• Childcare, the lingering pandemic, early retirement, and the possibility people are rethinking their career paths could be affecting the transition from unemployment to employment.
  • The March Texas labor force participation rate remained at 63.4 percent and is still higher than the national rate of 62.4 percent. Labor force participation has been higher in Texas since May 2020 but began to falter in July 2021, likely because of the rampup of Delta variant cases. March 2022 is still below the June 2021 post-COVID peak of 63.5 percent.
  • The state’s goods-producing sector added almost 14,700 jobs in March 2022. Manufacturing employment led the pack with an additional 5,600 employees followed by mining/logging (4,700) and construction (4,400).
  • The state’s service-providing sector added a little over 15,400 jobs in March, well below the jobs gained the prior two months. Unlike in the previous month, both trade, transportation, and utilities (-300) and professional and business services (-3,000) pushed down the job growth rate. Retail job brought down the former while administrative jobs dragged down the latter. Both could be due to lingering uncertainty brought on by the Omicron COVID variant.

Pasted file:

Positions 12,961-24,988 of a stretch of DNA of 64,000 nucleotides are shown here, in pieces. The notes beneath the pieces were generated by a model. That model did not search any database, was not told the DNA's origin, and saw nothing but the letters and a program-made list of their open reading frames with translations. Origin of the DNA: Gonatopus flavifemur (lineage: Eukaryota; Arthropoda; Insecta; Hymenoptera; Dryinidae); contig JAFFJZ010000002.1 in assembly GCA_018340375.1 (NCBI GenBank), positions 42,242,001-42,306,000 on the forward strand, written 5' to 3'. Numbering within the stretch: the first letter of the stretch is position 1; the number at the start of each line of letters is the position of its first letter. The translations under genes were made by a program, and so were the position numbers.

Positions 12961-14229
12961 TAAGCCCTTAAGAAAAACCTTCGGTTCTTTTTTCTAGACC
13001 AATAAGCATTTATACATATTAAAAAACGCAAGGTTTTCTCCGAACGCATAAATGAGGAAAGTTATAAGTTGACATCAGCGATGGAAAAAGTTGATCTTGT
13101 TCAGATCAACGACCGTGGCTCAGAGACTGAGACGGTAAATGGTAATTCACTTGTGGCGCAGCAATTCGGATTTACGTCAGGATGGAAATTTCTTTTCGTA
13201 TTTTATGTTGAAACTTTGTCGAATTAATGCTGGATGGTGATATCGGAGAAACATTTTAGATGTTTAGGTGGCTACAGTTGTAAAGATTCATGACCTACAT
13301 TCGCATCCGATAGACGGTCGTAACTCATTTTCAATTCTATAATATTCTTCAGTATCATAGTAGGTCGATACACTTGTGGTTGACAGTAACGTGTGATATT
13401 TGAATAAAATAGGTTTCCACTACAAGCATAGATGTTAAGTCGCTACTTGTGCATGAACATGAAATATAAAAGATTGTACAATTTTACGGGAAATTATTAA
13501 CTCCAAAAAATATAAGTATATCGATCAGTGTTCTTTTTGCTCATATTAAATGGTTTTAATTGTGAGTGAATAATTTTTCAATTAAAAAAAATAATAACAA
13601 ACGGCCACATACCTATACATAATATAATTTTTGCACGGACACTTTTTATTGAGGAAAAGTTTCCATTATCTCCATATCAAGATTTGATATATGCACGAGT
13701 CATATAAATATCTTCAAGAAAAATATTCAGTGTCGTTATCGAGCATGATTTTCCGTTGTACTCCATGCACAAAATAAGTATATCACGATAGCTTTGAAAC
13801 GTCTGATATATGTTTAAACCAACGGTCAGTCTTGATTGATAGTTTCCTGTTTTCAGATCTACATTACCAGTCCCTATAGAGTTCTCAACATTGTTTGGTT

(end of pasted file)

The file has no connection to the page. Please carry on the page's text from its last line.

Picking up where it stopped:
• Industry sectors that still haven’t recovered from the pandemic include educational and health services (1,400 jobs below pre-pandemic levels) and leisure and hospitality (13,400 fewer jobs). In the former, education services has actually recovered while healthcare has not.

Previous reports available:

2022: JanuaryMarchApril
2021: JanuaryFebruaryMarchAprilMayJuneJulyAugustSeptemberOctoberNovemberDecember